Is the neon green tetra GloFish soon to be the florescent, transgenic terror of America's waterways? The internet hype machine has repeated ad infinitum the Washington Post's recent story about the invasive potential of a new breed of GloFish. First sold to the public in 2003, the original GloFish were four brightly colored strains of zebrafish that fluoresced thanks to jellyfish and coral genes.
Last February, the biotech company Yorktown expanded their species range by introducing a transgenic, acid green version of the tetra fish. It's this Electric Green Tetra (©) that has biologists and wetland conservationists worried. While tropical zebrafish go belly-up in cooler US waters, their argument goes, tetras are better adapted to seasonally cold conditions. Any released GloFish tetras could potentially take over lakes and rivers, their freaky genes compelling them to outcompete native species or breed with their wild cousins.
It's a catchy argument. It's also untrue.
Although it's easy to discredit corporate shills, the chief executive of Yorktown has a good point: "The black tetra has been sold for over 60 years and there has never been an ecological concern with it." Color aside, the Electric Green Tetra is no different from this pet store standard. In fact, the copyrighted fish may be ill-suited to life outside the tank. While the wild version sports silver and black stripes, the GloFish tetra is a brilliant, day-glo green.
What makes GloFish highly attractive to humans is also what makes them highly visible to predators. Neon red zebrafish, for instance, are twice as likely to be eaten by largemouth bass as their wild-type counterparts. If any escapees are left after predators get to them, it seems likely that wild tetras would be unlikely to recognize a GloFish as a fellow species member. Offspring that express the green florescent protein would quickly be weeded from the population.
The hand-wringing over GloFish typifies our schizophrenic attitude towards technological change. Any new technology, especially one that tinkers with our notions of "natural" and "unnatural" is automatically viewed as dangerous. As the first GM organism available as a pet, GloFish have inspired their fair share of anger and debate. They're still banned in California and in the European Union, places where the wild-type black tetra is perfectly legal. While keeping a South American fish in a New Jersey living room is "natural", it's eerie, even frightening, to think of white-coated scientists fiddling with the genes of those same fish.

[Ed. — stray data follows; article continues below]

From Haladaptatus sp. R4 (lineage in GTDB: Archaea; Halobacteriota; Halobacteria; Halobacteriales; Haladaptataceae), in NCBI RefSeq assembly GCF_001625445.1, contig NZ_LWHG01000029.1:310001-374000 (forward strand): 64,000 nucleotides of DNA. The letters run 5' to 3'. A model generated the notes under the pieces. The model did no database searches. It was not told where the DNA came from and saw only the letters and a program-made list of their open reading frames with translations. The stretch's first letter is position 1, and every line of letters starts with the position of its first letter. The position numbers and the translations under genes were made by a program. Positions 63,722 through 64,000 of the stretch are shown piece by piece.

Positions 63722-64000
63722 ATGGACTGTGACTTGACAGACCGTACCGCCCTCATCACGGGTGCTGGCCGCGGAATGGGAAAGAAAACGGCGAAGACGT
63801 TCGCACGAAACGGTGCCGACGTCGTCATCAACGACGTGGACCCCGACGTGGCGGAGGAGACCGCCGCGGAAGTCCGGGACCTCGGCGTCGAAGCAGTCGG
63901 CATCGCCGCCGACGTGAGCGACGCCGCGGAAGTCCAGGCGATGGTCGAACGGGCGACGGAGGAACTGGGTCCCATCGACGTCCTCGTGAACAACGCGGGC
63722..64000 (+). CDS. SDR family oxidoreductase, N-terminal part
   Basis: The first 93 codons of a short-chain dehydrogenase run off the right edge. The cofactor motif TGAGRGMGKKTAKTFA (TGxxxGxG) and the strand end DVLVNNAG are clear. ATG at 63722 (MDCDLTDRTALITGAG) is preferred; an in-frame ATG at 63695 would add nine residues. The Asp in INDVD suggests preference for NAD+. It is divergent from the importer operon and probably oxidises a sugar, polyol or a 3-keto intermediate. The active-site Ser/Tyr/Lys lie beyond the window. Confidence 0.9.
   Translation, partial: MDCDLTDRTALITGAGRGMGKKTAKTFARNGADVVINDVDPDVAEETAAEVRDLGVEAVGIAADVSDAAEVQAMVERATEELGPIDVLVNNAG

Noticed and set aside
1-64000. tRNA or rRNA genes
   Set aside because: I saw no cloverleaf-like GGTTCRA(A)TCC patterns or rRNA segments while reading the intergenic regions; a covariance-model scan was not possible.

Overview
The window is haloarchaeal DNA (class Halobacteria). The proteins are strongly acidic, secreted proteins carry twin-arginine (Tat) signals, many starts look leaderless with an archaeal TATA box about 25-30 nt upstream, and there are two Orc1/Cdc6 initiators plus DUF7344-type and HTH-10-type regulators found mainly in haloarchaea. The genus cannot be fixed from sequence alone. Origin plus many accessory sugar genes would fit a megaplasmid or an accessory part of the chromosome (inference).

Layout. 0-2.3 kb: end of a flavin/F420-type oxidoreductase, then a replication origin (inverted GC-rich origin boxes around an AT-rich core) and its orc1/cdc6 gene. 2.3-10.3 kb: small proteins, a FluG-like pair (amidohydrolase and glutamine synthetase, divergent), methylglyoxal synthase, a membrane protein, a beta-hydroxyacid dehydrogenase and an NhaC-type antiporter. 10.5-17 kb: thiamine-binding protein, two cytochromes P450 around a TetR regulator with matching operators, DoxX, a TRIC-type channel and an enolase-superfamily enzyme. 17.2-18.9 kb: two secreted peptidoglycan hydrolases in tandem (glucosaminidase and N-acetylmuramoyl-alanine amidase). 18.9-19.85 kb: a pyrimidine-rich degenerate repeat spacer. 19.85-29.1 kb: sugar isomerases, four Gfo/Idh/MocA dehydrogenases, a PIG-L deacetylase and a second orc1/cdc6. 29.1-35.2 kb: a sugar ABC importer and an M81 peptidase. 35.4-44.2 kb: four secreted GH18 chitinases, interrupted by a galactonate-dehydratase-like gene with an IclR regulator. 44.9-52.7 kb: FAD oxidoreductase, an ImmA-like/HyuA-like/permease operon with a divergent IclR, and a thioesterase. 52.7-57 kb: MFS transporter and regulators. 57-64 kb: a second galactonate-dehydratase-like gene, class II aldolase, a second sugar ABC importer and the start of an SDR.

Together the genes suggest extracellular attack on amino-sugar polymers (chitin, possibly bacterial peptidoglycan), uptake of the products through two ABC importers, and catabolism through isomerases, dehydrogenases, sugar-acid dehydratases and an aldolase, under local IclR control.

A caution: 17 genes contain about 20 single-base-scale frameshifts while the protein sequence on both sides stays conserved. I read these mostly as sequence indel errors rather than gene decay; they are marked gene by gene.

The largest burmese python caught in Florida was 17.7 feet long. Stuffed with 87 eggs, it was like all Florida pythons the descendent of released or escaped pets.
The all-natural exotic animal trade has proved far more devastating than any batch of maladapted transgenic fish. The estimated 10,000 to 30,000 Burmese pythons living in Florida, all descended from escaped pets, are now making a smorgasbord of the state's endangered mammals, birds and reptiles. Lionfish, a popular aquarium species that hails from Southeast Asia, are so voracious that they are now the sole inhabitants of some reefs in the Caribbean. Yet exotic pets do not receive the kind of knee-jerk fear that GMOs do. We've sending animals around the world for centuries. The exotic animal trade is so normalized that it's mostly invisible.
No one is rallying to ban home aquariums filled with fish from the Amazon, from Lake Victoria, or from the South China Sea. At the same time, conservationists and the general public condemn neon fish for their imagined threat to the natural order. Clearly, we're not advocating a free-for-all adoption of every GM organism. Instead, we must follow a science-based approach that doesn't ban new technologies simply because they make us feel funny.
Now, time to switch on the blacklight and prepare some delicious GloFish sushi.
Lionfish hunting efforts, while commendable, aren't doing much to dent their populations. They have spread from the Caribbean as far north as the Carolinas.
Images via Aquatic Community, Palm Beach Post and National Geographic.